Delegate Name: Camille Gerville-Reache
An opponent against modernization, child marriage is an issue capable of immediate action. According to United Nations commissioned research, an alarming 37,000 female minors are married off daily, to oftentimes older men. Most families who consent to child marriages are desperate to secure a prosperous future for their children. However, child marriage as a safety net is counterintuitive because victims lose access to educational and employment opportunities. Females are disproportionately affected, and child brides are more likely to suffer from domestic abuse, unsafe sexual practices, and high-risk pregnancies. For these reasons and more, the United Nations has declared child marriage a human rights violation.
To shield adolescents from marriage and other dangers, China implemented the Law of the People’s Republic of China on the Protection of Minors, Article 15 of which states, “The parents or other guardians of minors may not permit or force the minors to marry, nor may they make marriage contracts on behalf of the minors.” Minors are defined as under anyone 18. Furthermore, the Civil Code of China states “No marriage may be contracted before the man has reached 22 years of age and the woman 20 years of age. Late marriage and late childbirth shall be encouraged.” Such laws, in addition to China’s required 9-year education law, lead youth to complete university education and obtain employment as an alternative. More than 60% of Chinese high school students attend university.
China has encouraged other countries to do the same. In the 1995 United Nations Fourth World Conference on Women, held in Beijing, nations affirmed the damage child marriage inflicts on women and children. Strict laws that increase the age of consent and prevent parentally contracted marriages were urged. Since most rationale behind child marriage is economic, the conference suggested providing educational opportunities. China continues to encourage laws banning child marriage and supporting education, especially for young women. China looks forward to working with other countries in combatting child marriage.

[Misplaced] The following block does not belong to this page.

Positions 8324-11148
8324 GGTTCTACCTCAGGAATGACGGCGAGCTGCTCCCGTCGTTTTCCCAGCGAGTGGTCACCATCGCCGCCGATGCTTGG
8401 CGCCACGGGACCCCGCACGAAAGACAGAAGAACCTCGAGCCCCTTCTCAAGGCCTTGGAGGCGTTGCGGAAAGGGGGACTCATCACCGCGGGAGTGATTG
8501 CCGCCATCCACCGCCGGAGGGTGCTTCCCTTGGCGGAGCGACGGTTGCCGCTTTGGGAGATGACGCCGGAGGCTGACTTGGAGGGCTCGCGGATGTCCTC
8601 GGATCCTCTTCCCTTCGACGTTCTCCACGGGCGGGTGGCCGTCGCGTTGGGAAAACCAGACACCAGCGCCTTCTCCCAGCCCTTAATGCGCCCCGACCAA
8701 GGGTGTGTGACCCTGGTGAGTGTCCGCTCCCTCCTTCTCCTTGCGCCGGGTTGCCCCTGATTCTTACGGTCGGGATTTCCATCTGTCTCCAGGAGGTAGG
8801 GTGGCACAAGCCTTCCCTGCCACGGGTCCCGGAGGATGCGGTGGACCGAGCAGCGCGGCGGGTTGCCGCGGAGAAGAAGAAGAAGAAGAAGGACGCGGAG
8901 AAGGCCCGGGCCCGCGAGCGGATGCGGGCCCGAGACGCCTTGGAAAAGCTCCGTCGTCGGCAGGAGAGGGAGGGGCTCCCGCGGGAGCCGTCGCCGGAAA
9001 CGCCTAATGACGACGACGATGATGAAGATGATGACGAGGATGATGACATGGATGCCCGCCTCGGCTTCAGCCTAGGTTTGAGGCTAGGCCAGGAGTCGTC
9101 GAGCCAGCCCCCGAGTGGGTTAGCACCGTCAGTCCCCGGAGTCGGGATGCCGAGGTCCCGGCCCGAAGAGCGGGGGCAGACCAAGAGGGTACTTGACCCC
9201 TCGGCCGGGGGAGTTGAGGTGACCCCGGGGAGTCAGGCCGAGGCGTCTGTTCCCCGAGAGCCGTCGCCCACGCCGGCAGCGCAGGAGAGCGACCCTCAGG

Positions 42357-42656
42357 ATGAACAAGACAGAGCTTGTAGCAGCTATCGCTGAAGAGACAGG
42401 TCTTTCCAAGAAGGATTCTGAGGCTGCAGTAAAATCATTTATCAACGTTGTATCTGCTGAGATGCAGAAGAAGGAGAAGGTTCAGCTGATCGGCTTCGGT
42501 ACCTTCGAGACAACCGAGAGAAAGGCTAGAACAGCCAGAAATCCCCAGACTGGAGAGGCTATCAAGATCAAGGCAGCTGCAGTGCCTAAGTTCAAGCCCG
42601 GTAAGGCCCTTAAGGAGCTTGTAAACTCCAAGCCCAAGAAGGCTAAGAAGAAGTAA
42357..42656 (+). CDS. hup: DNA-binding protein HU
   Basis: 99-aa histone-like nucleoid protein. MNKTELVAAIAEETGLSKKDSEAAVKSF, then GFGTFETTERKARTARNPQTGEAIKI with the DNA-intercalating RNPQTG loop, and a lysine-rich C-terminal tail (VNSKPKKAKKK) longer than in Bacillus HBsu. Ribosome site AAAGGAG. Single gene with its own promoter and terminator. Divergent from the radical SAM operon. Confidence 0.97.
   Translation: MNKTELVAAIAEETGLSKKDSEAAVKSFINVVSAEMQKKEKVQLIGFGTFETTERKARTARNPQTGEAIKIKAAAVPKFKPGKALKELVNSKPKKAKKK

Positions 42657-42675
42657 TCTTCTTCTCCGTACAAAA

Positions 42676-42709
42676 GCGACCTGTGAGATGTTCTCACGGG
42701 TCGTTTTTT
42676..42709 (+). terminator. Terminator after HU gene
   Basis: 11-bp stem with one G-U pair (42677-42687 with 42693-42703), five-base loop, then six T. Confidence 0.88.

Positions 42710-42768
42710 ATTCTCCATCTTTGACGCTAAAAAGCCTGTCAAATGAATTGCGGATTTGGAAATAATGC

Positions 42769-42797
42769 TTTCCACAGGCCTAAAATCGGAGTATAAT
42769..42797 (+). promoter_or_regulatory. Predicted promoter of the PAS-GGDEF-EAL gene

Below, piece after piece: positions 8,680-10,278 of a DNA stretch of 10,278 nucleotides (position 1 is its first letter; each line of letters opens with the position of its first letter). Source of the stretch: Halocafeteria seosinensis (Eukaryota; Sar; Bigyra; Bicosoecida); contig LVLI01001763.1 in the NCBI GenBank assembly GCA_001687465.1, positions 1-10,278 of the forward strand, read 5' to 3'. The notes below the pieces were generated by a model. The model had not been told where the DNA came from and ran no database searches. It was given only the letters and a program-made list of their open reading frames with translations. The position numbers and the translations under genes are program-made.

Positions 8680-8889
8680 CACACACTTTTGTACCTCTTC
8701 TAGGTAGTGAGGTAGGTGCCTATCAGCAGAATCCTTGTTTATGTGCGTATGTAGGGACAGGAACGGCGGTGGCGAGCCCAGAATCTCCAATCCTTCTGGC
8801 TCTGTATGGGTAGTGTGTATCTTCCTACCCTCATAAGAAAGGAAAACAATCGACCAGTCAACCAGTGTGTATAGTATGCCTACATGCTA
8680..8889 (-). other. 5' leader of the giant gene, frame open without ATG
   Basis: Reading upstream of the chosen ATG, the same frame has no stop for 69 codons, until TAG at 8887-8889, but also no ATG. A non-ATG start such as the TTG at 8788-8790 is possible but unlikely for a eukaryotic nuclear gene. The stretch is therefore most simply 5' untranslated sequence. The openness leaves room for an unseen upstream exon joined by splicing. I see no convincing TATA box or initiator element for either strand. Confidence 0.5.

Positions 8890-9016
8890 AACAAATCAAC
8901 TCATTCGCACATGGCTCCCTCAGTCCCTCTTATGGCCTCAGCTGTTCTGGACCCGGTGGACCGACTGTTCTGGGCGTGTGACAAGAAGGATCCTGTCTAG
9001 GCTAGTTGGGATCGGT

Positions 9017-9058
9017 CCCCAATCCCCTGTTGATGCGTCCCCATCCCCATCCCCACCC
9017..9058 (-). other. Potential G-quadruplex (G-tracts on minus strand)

“Is Child Marriage Legal in China? – China Law in One Minute.” China Justice Observer, https://www.chinajusticeobserver.com/a/is-child-marriage-legal-in-china.
“Fourth World Conference on Women, Beijing 1995.” United Nations, United Nations, https://www.un.org/womenwatch/daw/beijing/platform/girl.htm.
“The Facts on Child Marriage.” International Women’s Health Coalition, 23 May 2018, https://iwhc.org/resources/facts-child-marriage/#:~:text=1%20in%203%20girls%20in,before%20the%20age%20of%2018.
“Constitution and Related Laws.” Database of Laws and Regulations, http://www.npc.gov.cn/zgrdw/englishnpc/Law/2007-12/12/content_1383869.htm.